From the start, he knew the variety of employment widely available: home health aide placements, health insurance and billing, design and maintenance of healthcare websites, answering healthcare help lines, medical device manufacture, service of medical devices, medical transport, medical research, pharmaceutical manufacture, pharmaceutical research, pharmaceutical advertising, hospital laundry, hospital catering, hospital administration, hospital construction, and work in assisted-living establishments that served every level of decrepitude from mildly impaired to moribund.
“So what’s up with your parents?” Willing interceded. “Dad’s two years from sixty-eight,” Goog said. “Then he’ll be sitting pretty.” People used to dread being put out to pasture. Desperate to qualify for entitlements, these days everyone couldn’t wait to be old.
The simplest way to get old is to sleep:
Willing was also perplexed by why slumbering hadn’t taken off decades earlier. When recreational drugs were legalized, regulated, and taxed, they became drear overnight. Only then did people get wise to the fact that the ultimate narcotic had been eternally available to everyone, for free: sleep. A pharmaceutical nudge into an indefinite coma was cheap, and a light steady dose allowed for repeated dream cycles. Inert bodies expend negligible energy, so the drips for nutrition and hydration had seldom to be replenished (slumbers were hooked to enormous drums of the stuff). The regular turning to prevent pressure sores provided welcome employment for the low skilled. Slumbers didn’t require apartments—much less maXfleXes or new clothes. They needed only a change of pajamas and a mattress. An outmoded designation revived, “rest homes” denoted warehouses of the somnambulant, who were only roused and kicked out once their prepayments were extinguished. Previous generations had scrounged to buy property. Many of Willing’s peers were similarly obsessed with scraping together a nest egg, but with an eye to dozing away as many years of their lives as the savings could buy.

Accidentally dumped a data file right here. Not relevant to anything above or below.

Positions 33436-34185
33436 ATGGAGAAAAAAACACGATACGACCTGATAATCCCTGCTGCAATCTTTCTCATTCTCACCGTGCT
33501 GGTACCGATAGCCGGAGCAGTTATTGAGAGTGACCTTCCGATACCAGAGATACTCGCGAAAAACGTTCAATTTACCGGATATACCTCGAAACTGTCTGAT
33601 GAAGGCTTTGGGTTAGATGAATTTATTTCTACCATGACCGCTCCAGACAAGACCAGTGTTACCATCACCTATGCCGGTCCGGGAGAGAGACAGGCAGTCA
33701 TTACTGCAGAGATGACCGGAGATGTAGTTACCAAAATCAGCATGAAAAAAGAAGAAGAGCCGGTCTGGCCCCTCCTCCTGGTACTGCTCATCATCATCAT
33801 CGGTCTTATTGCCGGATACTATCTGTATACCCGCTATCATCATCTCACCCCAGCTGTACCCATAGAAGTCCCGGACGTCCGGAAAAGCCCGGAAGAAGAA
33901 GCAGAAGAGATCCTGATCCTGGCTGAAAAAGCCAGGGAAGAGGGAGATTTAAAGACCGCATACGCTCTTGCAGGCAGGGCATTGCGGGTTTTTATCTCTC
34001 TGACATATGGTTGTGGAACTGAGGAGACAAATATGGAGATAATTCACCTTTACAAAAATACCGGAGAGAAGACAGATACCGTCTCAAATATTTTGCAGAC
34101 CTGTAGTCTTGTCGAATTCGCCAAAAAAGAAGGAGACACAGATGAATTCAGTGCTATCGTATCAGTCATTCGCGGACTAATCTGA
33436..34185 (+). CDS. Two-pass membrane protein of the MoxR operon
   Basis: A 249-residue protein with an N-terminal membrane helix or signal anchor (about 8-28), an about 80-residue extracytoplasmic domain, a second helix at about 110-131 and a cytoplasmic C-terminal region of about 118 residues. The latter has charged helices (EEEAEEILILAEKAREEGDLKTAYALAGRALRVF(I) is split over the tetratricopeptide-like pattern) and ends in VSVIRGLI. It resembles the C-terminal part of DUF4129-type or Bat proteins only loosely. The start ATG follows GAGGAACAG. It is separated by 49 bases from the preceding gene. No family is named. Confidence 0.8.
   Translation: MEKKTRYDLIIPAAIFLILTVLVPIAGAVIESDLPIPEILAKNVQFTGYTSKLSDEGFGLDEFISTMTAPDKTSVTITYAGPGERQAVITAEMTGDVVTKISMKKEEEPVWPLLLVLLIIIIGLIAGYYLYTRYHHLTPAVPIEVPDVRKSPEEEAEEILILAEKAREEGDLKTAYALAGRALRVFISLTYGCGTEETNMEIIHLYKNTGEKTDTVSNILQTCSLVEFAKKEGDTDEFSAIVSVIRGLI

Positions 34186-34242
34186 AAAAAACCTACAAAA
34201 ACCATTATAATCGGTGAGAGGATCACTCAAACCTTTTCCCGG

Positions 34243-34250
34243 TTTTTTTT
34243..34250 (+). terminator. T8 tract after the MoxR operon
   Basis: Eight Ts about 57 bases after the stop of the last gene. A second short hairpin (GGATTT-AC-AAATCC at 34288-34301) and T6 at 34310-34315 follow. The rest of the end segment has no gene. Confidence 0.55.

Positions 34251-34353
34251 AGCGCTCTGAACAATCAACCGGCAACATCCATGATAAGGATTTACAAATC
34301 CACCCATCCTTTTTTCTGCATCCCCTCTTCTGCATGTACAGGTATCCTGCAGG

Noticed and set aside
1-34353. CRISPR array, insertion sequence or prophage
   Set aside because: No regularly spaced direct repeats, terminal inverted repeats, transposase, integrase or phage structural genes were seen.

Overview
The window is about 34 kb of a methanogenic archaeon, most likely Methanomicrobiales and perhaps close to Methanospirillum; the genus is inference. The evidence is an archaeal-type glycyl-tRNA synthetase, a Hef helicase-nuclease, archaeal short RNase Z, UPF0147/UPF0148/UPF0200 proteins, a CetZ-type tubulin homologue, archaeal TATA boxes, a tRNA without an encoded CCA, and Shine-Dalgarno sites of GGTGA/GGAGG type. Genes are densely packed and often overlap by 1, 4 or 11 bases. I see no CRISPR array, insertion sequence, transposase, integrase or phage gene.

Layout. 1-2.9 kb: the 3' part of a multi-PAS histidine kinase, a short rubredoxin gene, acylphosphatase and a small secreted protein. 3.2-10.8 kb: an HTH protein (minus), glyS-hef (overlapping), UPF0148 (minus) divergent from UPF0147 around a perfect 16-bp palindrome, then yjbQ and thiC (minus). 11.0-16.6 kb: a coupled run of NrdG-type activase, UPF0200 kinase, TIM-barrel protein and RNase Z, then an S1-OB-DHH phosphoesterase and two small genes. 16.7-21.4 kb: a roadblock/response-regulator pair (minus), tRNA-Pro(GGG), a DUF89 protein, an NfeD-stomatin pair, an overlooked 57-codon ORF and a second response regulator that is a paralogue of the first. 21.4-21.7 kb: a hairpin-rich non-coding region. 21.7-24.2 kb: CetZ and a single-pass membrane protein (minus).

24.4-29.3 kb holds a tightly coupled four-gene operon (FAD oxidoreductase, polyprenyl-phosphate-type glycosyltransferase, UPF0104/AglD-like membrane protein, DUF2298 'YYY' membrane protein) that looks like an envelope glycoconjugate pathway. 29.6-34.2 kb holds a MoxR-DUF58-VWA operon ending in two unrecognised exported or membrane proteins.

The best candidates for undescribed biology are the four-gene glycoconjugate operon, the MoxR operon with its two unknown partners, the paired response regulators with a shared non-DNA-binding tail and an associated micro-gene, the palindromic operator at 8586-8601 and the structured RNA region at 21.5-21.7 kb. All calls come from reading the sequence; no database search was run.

The eeriest part of the book is that it anticipates the Sagamihara stabbings. In a society with a lot of dependents, Shriver predicts that workers whose mental health declines may target those dependents.
More: Read The Mandibles.